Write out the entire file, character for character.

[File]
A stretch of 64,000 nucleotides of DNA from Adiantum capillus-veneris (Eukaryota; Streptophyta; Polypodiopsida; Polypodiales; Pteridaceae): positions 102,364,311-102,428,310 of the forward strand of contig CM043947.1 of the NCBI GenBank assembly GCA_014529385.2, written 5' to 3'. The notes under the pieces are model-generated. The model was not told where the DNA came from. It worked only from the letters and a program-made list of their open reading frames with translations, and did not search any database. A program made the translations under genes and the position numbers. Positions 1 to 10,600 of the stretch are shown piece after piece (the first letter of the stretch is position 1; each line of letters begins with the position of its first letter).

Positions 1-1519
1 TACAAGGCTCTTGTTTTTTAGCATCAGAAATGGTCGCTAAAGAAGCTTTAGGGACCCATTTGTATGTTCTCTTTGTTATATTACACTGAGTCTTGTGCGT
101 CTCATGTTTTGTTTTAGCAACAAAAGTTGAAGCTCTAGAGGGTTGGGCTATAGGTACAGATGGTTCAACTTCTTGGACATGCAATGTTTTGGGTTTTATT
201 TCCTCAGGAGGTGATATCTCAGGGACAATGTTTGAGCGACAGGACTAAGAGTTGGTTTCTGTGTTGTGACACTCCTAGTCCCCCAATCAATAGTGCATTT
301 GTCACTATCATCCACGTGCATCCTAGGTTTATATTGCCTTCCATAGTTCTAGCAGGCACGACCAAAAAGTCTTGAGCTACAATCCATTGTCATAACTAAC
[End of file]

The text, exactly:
A stretch of 64,000 nucleotides of DNA from Adiantum capillus-veneris (Eukaryota; Streptophyta; Polypodiopsida; Polypodiales; Pteridaceae): positions 102,364,311-102,428,310 of the forward strand of contig CM043947.1 of the NCBI GenBank assembly GCA_014529385.2, written 5' to 3'. The notes under the pieces are model-generated. The model was not told where the DNA came from. It worked only from the letters and a program-made list of their open reading frames with translations, and did not search any database. A program made the translations under genes and the position numbers. Positions 1 to 10,600 of the stretch are shown piece after piece (the first letter of the stretch is position 1; each line of letters begins with the position of its first letter).

Positions 1-1519
1 TACAAGGCTCTTGTTTTTTAGCATCAGAAATGGTCGCTAAAGAAGCTTTAGGGACCCATTTGTATGTTCTCTTTGTTATATTACACTGAGTCTTGTGCGT
101 CTCATGTTTTGTTTTAGCAACAAAAGTTGAAGCTCTAGAGGGTTGGGCTATAGGTACAGATGGTTCAACTTCTTGGACATGCAATGTTTTGGGTTTTATT
201 TCCTCAGGAGGTGATATCTCAGGGACAATGTTTGAGCGACAGGACTAAGAGTTGGTTTCTGTGTTGTGACACTCCTAGTCCCCCAATCAATAGTGCATTT
301 GTCACTATCATCCACGTGCATCCTAGGTTTATATTGCCTTCCATAGTTCTAGCAGGCACGACCAAAAAGTCTTGAGCTACAATCCATTGTCATAACTAAC